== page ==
|Principal Investigator||Susan A. Shaheen|
|Final Report (DOI)||View Final Report|
|TRID||View TRID – 1737963|
|Policy Brief||View Policy Brief|
Transportation network companies (TNCs) and microtransit are changing the way people travel by providing dynamic, on-demand mobility that can supplement public transit and personal-vehicle use. Well-designed policy strategies are needed to fully leverage the potential of pooling to lessen congestion, energy use, and emissions by reducing private-vehicle ownership and enabling higher occupancy. Policy/planning tools could help to leverage pooling strategies and more efficient TNC routing to reduce deadheading and excess vehicle miles traveled (VMT). There is a notable opportunity to increase pooling rates among TNC users through promotional offers for pooling to public transit stations, employment centers, etc. and designated pickup/drop-off locations.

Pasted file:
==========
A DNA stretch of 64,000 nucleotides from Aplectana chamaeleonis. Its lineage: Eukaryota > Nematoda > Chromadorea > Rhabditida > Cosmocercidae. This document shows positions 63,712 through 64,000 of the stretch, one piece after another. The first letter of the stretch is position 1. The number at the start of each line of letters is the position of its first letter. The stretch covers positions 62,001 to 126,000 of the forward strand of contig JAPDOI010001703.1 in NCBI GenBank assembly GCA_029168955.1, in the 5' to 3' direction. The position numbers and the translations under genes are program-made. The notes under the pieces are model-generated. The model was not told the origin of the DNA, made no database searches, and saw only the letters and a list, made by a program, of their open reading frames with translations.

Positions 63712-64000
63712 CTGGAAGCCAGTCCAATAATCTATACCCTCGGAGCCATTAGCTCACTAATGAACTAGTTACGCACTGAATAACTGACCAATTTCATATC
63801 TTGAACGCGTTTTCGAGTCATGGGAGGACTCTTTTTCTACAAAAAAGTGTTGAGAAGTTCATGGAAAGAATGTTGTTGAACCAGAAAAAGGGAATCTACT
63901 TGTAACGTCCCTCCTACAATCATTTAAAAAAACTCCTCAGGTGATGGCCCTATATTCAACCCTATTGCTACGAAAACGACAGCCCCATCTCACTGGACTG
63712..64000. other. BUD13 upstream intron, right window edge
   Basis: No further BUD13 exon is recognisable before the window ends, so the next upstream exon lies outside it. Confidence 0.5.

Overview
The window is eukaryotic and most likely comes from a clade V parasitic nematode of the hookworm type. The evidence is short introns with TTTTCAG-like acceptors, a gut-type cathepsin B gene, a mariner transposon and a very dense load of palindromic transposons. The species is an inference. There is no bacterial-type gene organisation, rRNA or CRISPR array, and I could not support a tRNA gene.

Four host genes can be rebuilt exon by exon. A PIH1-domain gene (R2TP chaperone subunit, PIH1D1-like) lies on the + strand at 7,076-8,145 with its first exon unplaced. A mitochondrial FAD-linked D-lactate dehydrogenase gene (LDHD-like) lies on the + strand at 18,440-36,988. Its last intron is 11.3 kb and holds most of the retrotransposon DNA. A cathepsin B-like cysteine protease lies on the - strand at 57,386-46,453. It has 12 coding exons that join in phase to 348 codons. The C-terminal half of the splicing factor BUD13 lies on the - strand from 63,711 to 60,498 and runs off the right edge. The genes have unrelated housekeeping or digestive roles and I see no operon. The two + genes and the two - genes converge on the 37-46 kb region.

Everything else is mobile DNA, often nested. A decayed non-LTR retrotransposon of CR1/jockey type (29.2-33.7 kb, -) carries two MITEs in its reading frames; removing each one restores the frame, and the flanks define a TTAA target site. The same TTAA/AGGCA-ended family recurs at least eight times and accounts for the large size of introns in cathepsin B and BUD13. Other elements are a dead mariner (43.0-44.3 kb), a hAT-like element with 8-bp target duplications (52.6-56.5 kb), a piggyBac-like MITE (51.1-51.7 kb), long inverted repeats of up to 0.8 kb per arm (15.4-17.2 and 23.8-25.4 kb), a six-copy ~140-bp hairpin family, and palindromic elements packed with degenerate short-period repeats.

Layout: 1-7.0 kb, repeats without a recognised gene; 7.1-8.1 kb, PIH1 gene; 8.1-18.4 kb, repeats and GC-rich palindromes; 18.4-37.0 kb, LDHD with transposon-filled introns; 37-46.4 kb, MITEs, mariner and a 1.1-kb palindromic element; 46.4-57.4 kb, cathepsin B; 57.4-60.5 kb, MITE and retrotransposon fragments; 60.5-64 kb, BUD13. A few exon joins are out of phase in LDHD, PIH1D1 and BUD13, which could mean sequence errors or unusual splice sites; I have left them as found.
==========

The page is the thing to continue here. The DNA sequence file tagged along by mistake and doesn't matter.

This study will inform curb management and the role of targeted incentives to help maximize the societal/environmental benefits of pooled mobility services and linkages to public transit. It involves two separate but related research efforts by the University of California Berkeley (Part A) and Texas A&M Transportation Institute (Part B). In Part A of the project, UC Berkeley researchers will employ the photovoice methodology in the San Francisco Bay Area to seek a deeper understanding of individual views and priorities relative to designated pickup/dropoff locations and gain insights into motivations for pooling (see also Congestion Using New Mobility Platforms: Understanding Curb Management and Targeted Incentive Policies to Increase Pooling – Part B).